It came about suddenly, but I wound up speaking on the BBC World Radio this morning to a girl named Lubna, a 21-year-old medical student in Iraq who is having her birthday today. Unfortunately, she doesn’t feel like celebrating much because two of her best friends were killed this month within 10 days of each other. (You can read a transcript of her heartbreaking call with the BBC producer on the WHYS blog.) By tomorrow, you should be able to hear how the call went and what I told her in encouragement to celebrate life — her life and the lives of those she loves.
She in turn told me some harrowing stories of barbarism in Iraq, totally in despair that democracy or anything like it could ever happen there. The “bad guys” as she calls them just want back into power again and they’re doing anything to get it. One father she knows has a daughter who was kidnapped and the kidnappers demanded one of his two sons in exchange for her. They are doing this — even holding dead bodies of loved ones hostage — in attempts to draw people out so that they can murder them. She asked me to imagine this kind of situation, to dream of what it must be like for that man who has to choose a son to sacrifice to get back his daughter. I couldn’t. I just stood there, my own horror choking me up.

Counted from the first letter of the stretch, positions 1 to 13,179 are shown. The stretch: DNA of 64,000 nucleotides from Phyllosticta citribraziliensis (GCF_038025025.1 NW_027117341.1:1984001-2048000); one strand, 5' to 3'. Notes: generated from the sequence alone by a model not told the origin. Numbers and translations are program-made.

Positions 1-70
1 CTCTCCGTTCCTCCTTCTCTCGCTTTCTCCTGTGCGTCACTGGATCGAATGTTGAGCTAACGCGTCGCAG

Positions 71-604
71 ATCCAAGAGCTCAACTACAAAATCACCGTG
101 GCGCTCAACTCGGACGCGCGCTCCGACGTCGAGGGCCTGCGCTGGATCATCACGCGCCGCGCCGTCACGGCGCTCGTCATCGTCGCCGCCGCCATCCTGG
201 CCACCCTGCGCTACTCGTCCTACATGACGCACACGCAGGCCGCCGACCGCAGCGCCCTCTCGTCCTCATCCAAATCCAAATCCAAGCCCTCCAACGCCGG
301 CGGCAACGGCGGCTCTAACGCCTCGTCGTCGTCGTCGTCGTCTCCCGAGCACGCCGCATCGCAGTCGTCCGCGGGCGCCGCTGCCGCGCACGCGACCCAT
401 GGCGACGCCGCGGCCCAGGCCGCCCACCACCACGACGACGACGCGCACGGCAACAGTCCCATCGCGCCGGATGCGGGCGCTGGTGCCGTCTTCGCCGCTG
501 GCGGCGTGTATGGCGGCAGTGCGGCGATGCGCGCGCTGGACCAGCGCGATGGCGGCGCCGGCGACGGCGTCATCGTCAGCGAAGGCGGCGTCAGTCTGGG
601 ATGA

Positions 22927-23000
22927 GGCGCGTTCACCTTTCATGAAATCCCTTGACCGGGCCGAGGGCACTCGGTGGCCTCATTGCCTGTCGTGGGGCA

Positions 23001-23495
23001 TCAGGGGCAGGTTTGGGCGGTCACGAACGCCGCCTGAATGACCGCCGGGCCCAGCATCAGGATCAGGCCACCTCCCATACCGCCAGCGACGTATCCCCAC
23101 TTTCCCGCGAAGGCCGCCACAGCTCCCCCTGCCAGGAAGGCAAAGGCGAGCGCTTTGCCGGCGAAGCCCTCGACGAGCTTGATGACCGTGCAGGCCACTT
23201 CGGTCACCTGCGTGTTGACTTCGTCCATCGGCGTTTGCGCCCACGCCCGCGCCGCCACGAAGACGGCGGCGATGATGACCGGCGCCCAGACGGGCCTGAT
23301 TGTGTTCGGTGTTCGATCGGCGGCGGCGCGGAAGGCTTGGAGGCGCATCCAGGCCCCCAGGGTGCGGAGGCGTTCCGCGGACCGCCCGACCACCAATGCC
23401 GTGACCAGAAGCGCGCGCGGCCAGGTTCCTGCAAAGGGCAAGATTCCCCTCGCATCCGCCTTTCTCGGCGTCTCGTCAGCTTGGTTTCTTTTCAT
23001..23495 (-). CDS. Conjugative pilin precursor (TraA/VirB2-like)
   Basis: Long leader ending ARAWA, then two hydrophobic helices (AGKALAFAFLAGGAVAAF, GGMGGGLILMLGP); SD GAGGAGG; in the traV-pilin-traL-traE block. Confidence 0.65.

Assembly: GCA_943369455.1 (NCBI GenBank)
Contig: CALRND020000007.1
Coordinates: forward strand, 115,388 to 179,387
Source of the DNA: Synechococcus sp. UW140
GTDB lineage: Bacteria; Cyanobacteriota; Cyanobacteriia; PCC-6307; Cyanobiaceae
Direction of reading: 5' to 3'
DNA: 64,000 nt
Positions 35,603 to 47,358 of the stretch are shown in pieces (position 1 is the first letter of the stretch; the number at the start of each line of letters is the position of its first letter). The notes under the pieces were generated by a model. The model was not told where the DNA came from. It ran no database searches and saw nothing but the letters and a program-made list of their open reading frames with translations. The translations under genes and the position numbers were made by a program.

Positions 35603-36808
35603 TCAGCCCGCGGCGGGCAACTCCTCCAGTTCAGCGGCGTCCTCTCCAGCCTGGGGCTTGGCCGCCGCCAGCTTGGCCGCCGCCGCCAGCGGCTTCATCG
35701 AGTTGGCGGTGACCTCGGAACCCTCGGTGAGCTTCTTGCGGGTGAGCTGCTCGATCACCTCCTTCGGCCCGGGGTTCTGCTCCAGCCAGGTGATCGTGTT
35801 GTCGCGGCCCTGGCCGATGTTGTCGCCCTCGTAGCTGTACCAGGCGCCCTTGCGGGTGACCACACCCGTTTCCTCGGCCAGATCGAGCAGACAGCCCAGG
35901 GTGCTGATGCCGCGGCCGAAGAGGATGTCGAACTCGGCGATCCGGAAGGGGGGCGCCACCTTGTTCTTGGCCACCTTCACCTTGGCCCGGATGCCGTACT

What I also couldn’t tell her was about the swell of propaganda in our media, calling the insurgents “Quaeda fighters” when there hasn’t been a single report or analysis to confirm that suddenly all of the insurgents are now “Al Quaeda.” Glenn Greenwald talked about this in his well-referenced Salon article. It’s disgusting, this low swinging sort of manipulation in order to bolster support for an unpopular war. No wonder over 40% of Americans believe that Saddam Hussein was directly involved in financing and planning 9/11. (Thanks to Brian for the links.) I know a lot of Americans feel deeply for Lubna, but a good percentage of them are so jacked in the head by propaganda that they don’t see what the real problem is.
On a personal note, I saw off The Frenchman to Vermont today. The dark conversations of the morning made the parting even more sore. Hopefully I’ll be able to get to Montreal for a quick visit in a few weeks.